Bean Soup With Ham(els) - Philly Rebuttal

I was going to post a comment on my colleague's previous post but decided that this rebuttal was better served as a stand-alone post.  As a Phillies fan, I thought that it was important to present a counter-argument to the Hamels vitrol. 

Let me be honest for a moment - I'm a die hard Phillies fan and I haven't always "liked" Cole Hamels.  In fact, I think that most Phillies fans would feel that way; it took the city a long time to warm up to Hollywood Hamels and for good reason.  His journey as a Phillie in the farm system started slow and unpromising as Hamels' reputation and health would both be questioned due to self-inflicted wounds (a broken hand suffered in a bar fight prior to the 2005 season and back issues contributed to him missing most of that season).  Phillies fans were skeptical, to say the least, that Hamels had what it takes to make it in the bigs but he ascended through the system, nonetheless.  He had instant success in the big leagues but he struggled at times with inconsistency.  Cole's struggles in those early years always stemmed from his inability to deal with adversity - it seemed like whenever an error occurred or Cole didn't get a strike, he would pout (show up his teammates) and lose focus, which ultimately lead to big innings and early exits.  For a town that prides itself on hard work and perseverance, you can certainly understand why the pouting was never appreciated.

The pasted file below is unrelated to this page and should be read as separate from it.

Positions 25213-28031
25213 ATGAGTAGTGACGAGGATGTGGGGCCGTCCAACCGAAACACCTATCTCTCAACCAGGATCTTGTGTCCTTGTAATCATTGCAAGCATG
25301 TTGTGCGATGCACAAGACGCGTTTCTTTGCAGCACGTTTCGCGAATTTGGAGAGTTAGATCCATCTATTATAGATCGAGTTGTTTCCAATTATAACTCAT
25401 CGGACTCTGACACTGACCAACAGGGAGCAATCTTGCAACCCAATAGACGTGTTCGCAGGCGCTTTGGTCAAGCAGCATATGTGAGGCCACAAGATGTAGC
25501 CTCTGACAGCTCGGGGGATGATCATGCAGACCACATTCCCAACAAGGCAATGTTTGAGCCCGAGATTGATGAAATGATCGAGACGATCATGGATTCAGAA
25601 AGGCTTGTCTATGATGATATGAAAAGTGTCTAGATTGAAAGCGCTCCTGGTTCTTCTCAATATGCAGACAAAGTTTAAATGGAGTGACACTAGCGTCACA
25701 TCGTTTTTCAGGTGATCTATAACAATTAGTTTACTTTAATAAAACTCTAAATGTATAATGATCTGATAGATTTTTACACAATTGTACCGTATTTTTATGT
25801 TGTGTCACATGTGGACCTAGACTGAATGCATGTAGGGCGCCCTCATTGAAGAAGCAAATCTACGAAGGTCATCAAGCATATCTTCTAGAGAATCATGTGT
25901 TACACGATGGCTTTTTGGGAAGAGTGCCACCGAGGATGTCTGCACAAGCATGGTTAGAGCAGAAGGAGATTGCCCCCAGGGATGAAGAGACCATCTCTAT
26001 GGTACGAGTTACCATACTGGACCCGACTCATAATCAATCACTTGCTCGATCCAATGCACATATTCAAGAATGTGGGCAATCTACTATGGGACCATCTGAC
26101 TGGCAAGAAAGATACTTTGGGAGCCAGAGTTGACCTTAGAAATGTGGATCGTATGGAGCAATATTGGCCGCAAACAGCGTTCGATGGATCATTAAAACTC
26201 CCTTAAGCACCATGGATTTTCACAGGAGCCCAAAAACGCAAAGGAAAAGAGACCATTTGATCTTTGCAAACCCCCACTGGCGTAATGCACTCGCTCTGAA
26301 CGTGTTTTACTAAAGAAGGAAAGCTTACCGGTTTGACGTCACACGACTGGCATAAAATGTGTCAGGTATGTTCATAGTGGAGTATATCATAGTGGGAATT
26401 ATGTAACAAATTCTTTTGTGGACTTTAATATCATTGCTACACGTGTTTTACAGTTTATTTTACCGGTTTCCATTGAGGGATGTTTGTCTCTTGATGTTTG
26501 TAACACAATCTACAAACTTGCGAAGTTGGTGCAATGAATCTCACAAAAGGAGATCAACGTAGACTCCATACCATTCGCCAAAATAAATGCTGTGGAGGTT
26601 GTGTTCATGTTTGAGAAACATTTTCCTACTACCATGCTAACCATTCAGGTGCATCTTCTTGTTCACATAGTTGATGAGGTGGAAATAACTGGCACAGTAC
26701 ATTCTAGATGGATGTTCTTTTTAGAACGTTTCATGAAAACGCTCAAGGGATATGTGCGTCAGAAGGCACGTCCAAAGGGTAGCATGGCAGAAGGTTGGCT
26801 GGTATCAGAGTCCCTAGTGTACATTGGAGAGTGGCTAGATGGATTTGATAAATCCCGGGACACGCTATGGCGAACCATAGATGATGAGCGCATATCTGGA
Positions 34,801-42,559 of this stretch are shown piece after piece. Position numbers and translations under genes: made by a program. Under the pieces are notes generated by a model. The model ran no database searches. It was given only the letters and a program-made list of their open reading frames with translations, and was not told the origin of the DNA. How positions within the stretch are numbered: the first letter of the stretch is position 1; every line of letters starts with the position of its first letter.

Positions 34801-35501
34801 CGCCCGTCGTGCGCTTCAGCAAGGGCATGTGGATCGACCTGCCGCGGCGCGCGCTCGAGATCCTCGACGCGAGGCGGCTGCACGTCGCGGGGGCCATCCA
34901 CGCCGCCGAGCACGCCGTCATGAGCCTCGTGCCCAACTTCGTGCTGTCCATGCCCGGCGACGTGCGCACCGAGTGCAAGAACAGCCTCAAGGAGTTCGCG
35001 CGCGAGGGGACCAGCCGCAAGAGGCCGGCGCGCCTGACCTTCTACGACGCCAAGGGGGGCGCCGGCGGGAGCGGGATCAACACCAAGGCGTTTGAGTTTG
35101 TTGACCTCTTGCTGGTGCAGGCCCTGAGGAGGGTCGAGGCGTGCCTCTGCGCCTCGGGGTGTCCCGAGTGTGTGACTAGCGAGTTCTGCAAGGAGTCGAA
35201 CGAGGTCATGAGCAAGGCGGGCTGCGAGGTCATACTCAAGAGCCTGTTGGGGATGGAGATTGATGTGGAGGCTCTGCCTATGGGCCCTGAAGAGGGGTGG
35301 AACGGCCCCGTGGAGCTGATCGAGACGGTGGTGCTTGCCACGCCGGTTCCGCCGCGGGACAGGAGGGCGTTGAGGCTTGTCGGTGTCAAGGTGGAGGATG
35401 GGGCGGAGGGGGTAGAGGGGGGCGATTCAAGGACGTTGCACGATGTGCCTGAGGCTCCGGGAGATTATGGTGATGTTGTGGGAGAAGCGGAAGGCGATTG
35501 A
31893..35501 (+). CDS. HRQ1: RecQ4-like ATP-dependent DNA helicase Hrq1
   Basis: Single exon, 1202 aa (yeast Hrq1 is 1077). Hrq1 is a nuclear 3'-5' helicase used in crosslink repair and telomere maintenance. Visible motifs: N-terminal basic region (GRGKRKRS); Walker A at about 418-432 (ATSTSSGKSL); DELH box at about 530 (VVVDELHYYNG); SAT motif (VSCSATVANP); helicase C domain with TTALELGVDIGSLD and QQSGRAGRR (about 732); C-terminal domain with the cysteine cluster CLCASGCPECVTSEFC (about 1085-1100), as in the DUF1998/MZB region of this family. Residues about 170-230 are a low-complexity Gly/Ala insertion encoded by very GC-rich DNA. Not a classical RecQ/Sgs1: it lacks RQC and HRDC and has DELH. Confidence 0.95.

Cole's immaturity was maddening to Phillies fans in those early years but we saw him grow up before our eyes - we saw our tough love mold a young kid into a man.

I think that the admission is reminiscent of the young Cole.  It was immature for him to come out and say what he said and he shouldn't have said it but in a way, this incident makes him more beloved in Philly because of the message it sends to the Nationals - the message that the fans are dying to see play out on the field - that the Phillies aren't backing down.  The Nationals are an upstart team with great talent and Harper is the face of the Nats revolution.  Hitting Harper says that the Phillies aren't going to hand the Nationals anything.  Hitting Harper says that the Phillies aren't going down without a fight.  Let's face it, at the time of the comment, the Phillies weren't exactly playing great baseball; Hamels knows, like everyone else, that the Phillies need a spark and I think he was trying to stir things up. 

I like Harper - I think he handled it well.  I don't blame him or his reputation.  I don't think Cole was trying to be tough or anything like that; Cole would be the first to tell you that he's not Bob Gibson (despite his "old-timey" comment).  I think Cole was just trying to send a message to his team and to the Nationals, in general and Bryce Harper, the new face of the upstart franchise, was the best representative to receive that message.